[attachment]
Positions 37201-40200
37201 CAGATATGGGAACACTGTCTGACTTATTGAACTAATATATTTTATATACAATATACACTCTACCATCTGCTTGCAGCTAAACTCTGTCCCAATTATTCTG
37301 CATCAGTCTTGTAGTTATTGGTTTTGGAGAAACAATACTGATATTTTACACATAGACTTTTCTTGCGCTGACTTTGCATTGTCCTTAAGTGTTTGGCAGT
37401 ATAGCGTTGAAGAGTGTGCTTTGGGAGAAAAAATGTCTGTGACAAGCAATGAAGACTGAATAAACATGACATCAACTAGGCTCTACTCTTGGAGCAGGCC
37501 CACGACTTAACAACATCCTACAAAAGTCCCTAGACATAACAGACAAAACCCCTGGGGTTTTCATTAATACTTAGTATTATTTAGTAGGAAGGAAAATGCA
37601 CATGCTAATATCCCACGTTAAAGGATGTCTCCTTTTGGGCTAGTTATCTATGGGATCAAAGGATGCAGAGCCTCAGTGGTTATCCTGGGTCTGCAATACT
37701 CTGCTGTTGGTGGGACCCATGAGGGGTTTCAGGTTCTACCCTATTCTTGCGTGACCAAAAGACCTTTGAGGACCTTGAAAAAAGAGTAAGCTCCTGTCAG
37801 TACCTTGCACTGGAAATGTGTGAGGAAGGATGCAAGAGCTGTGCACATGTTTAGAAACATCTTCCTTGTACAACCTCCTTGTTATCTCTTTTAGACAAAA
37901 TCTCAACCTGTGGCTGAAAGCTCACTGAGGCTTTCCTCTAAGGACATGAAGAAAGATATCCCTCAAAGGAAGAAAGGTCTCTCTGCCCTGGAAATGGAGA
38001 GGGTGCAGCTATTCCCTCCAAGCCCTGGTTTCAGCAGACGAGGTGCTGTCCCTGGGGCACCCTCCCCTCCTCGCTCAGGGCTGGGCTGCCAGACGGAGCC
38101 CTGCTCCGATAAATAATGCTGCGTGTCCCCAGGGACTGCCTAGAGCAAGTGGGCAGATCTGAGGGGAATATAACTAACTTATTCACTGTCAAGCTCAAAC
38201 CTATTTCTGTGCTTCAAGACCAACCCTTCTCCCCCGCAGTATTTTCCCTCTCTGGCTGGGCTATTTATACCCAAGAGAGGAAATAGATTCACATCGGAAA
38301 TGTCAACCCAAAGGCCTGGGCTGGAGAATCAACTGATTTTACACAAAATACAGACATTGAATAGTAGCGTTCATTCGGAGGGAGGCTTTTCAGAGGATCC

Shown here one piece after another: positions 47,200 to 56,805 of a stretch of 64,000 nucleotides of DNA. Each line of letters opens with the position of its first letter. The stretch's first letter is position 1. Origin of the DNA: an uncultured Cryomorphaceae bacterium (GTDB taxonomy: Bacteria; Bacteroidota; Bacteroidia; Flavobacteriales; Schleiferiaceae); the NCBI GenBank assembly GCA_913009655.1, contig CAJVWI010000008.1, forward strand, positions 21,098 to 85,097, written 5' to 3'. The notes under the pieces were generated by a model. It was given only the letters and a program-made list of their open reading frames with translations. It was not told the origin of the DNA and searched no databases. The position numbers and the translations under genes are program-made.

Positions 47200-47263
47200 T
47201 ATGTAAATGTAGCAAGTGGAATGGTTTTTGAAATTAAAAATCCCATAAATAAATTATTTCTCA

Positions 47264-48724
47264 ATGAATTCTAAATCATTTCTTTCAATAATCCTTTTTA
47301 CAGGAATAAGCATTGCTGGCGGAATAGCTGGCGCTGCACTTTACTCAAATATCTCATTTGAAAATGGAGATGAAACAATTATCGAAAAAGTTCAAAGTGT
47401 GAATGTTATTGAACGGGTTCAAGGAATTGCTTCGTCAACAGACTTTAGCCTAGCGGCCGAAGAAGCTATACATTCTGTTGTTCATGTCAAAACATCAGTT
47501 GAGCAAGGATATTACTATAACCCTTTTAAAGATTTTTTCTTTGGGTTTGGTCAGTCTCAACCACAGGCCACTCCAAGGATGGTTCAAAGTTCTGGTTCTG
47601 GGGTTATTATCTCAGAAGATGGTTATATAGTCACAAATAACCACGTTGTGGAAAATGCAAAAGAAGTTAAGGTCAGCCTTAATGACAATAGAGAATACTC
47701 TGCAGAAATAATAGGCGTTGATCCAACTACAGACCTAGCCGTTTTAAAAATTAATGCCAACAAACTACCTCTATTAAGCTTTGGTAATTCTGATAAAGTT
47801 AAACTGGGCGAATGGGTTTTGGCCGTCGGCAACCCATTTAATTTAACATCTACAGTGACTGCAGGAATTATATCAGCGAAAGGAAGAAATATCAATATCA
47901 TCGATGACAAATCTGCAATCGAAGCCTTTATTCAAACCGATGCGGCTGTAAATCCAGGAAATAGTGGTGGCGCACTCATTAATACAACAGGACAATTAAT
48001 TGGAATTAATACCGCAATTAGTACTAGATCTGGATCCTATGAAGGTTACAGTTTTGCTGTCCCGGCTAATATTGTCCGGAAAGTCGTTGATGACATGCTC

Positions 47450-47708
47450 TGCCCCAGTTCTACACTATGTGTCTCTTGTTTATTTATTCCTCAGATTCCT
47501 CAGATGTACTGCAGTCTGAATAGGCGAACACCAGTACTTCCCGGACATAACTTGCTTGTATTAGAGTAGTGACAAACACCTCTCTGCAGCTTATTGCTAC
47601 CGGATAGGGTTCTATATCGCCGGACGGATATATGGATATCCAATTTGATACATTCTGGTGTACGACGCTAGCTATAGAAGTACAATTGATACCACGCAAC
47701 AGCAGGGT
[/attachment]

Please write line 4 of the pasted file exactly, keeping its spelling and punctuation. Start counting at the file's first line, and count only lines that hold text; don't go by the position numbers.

37401 ATAGCGTTGAAGAGTGTGCTTTGGGAGAAAAAATGTCTGTGACAAGCAATGAAGACTGAATAAACATGACATCAACTAGGCTCTACTCTTGGAGCAGGCC